Sunday, August 22, 2010

Your Camera

Essentially a camera is just a light tight box with a small hole in it. In fact is relatively simple to build a camera using a cardboard box, some black tape and some tinfoil or a small piece of aluminiun from a drinks can. Unfortunately, pinhole cameras-that is what they are called- are not particularly sophisticated and your mates won't be to happy when you ask them to keep perfectly still for 20 minutes while you capture that party atmosphere with the box your shoes came in.

The sort of camera we are going to look at is the more 'modern' 35mm SLR (Single lens reflex). By 'modern' anything built in the last twenty years will fit the bill, including APS which really is modern but isn't actually 35mm but the idea is the same.
Click for a diagram.
All modern SLRs share some basic features:
  • A body
  • A lens which is interchangeable. That means you can take it off and put on a different one.
  • An adjustable aperture which is inside the lens.
  • An adjustable shutter which is inside the body
  • A built in TTL lightmeter.(Probably !).Measures light coming Through The Lens
They also share similar controls.
  • The aperture ring. This is a narrow rotating ring on the barrel of the lens. It is generally located close to the body of the camera.
  • The focusing ring. This will be a wider ring located near the front of the lens.
  • The shutter control. This is usually a small dial on the top of the camera next to the winder lever. If your camera is an electronic model with a load of 'modes' then the shutter may be altered by using a thumbwheel or presssing a button. Whichever it is the actual control will be located on the top right area of your camera.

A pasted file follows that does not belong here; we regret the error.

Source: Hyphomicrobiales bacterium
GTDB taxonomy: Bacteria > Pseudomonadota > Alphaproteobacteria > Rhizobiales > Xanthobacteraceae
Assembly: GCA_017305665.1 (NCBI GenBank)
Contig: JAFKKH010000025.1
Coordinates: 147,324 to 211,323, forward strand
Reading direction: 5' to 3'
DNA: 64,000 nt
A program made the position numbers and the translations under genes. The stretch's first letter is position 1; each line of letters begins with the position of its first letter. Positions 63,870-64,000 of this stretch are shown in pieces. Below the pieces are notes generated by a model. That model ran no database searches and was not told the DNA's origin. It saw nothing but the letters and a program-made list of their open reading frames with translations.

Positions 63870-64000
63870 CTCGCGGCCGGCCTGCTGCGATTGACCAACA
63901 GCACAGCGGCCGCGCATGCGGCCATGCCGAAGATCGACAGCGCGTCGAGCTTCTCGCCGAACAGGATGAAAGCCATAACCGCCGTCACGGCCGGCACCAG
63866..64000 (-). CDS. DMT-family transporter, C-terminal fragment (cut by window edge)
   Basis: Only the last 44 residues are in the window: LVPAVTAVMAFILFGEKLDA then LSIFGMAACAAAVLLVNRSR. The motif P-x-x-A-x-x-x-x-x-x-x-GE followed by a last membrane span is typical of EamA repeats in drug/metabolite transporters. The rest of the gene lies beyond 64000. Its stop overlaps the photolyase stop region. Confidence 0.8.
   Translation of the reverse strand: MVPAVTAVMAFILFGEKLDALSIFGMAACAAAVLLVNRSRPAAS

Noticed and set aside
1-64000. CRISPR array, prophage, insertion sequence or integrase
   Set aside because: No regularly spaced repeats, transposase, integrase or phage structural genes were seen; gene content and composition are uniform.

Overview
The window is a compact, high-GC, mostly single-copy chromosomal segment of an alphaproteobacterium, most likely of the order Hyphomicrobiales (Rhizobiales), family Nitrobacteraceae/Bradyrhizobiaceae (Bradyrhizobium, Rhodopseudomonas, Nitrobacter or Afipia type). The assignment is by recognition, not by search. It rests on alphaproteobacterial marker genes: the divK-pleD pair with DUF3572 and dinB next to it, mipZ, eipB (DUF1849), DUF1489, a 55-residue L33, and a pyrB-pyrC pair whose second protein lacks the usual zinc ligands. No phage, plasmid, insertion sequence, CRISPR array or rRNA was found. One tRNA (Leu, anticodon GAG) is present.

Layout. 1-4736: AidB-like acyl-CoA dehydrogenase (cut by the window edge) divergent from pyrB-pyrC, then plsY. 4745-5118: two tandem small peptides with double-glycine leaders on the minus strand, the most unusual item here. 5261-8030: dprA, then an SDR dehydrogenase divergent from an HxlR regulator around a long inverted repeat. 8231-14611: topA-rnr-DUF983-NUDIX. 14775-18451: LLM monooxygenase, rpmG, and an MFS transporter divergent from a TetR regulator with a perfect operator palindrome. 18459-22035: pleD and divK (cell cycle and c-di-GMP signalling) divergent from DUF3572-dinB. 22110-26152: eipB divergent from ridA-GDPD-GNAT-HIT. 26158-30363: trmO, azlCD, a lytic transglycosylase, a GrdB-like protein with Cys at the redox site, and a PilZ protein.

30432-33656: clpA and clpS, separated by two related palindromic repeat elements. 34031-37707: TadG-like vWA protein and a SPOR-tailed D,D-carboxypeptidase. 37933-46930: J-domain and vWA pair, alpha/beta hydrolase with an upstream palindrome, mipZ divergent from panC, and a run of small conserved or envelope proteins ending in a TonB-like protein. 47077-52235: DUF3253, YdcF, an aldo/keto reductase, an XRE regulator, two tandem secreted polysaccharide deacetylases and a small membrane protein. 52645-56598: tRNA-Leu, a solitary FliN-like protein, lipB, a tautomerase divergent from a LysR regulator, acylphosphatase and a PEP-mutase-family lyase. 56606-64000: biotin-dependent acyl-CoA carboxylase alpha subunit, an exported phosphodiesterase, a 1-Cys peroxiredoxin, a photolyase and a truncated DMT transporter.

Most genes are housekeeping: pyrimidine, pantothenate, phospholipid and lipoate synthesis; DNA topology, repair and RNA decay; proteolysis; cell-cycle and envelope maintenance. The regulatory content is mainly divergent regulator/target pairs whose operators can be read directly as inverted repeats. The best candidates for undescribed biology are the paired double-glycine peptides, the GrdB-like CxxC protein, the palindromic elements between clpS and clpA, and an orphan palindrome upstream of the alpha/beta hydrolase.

• The shutter release. Again this will be top right, either on the front of the top-plate or near the top on the front. Light pressure on the shutter release usually activates the built in TTL meter.
  • Film speed dial. On the top plate usually to the left. Newer electronic cameras set the film speed from the DX code on the film cassette itself. You may be allowed to over ride this or maybe you won't.
These are the controls that you will have to get to grips with to get the most from your camera. Additionally there may be other knobs and buttons on your camera which could prove useful.
  • Depth of field preview control. Not very common but very useful. On the front near the lens.
  • Self timer. Has its uses.
  • Exposure lock . Has its uses as well.
  • Multiple exposure switch. Probably near the wind on lever, if you have one. Allows you to make multiple exposures on to one frame.
  • Exposure compensation dial. Allows you to over ride automatic exposure settings. Probably easier and quicker to switch to manual if you can.
  • Mirror lock up. You would be so lucky !
  • On/Off switch. Move to On to make your camera work . Move to Off to make it stop. Leave it on and you will have to buy a lot of batteries.

Now that we have had a wee look at some of the controls we will go on to look at the different levels of automation that may be available to you. Your camera may sport a huge range of features but you will get by just aswell without most of them.

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